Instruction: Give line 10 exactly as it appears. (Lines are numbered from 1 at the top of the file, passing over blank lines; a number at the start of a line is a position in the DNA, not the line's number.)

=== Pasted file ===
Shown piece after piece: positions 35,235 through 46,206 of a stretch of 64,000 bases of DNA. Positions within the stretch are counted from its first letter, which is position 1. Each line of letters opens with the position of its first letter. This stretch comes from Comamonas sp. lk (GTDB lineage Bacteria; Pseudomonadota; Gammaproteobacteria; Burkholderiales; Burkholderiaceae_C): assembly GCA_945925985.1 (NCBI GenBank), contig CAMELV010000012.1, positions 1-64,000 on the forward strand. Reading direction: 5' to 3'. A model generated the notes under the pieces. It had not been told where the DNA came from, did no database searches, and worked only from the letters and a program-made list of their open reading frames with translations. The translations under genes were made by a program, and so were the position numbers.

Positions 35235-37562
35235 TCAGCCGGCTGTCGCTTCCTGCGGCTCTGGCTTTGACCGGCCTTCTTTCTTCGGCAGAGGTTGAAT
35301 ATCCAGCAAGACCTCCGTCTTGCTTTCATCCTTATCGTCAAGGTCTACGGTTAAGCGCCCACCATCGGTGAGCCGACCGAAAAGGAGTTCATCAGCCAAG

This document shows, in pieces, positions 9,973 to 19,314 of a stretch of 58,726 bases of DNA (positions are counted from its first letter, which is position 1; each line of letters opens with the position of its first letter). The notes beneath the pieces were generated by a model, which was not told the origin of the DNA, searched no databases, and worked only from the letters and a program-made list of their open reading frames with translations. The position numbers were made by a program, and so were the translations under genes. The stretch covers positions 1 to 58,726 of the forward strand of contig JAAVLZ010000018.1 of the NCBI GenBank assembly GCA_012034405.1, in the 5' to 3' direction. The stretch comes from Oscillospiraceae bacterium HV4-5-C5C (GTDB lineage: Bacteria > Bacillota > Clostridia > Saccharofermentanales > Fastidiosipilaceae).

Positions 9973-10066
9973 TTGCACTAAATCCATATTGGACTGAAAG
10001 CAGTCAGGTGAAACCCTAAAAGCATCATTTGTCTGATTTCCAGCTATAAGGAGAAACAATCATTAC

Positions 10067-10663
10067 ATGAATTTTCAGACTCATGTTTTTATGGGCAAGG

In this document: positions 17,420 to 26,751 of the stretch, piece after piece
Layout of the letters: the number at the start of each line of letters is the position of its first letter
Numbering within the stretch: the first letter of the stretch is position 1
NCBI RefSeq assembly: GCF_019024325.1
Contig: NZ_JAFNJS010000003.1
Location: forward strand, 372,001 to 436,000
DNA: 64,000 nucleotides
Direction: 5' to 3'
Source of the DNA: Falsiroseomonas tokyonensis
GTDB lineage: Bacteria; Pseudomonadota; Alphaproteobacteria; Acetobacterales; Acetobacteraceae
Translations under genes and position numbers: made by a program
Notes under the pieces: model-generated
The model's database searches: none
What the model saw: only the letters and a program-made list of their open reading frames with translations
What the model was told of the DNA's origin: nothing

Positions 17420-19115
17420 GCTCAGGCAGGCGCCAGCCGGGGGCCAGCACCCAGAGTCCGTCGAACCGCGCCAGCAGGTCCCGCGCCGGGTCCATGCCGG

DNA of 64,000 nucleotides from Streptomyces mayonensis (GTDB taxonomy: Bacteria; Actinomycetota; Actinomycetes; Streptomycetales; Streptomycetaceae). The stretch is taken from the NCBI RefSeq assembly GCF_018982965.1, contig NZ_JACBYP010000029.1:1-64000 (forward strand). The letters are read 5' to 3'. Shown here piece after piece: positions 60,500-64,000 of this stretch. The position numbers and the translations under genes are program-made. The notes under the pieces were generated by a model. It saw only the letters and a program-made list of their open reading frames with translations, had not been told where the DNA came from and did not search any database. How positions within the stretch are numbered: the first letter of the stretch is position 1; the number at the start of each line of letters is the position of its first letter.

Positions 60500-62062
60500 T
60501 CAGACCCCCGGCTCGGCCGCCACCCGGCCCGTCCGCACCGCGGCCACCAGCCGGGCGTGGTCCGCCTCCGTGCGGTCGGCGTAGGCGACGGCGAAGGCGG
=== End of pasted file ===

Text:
10067 ATGAATTTTCAGACTCATGTTTTTATGGGCAAGG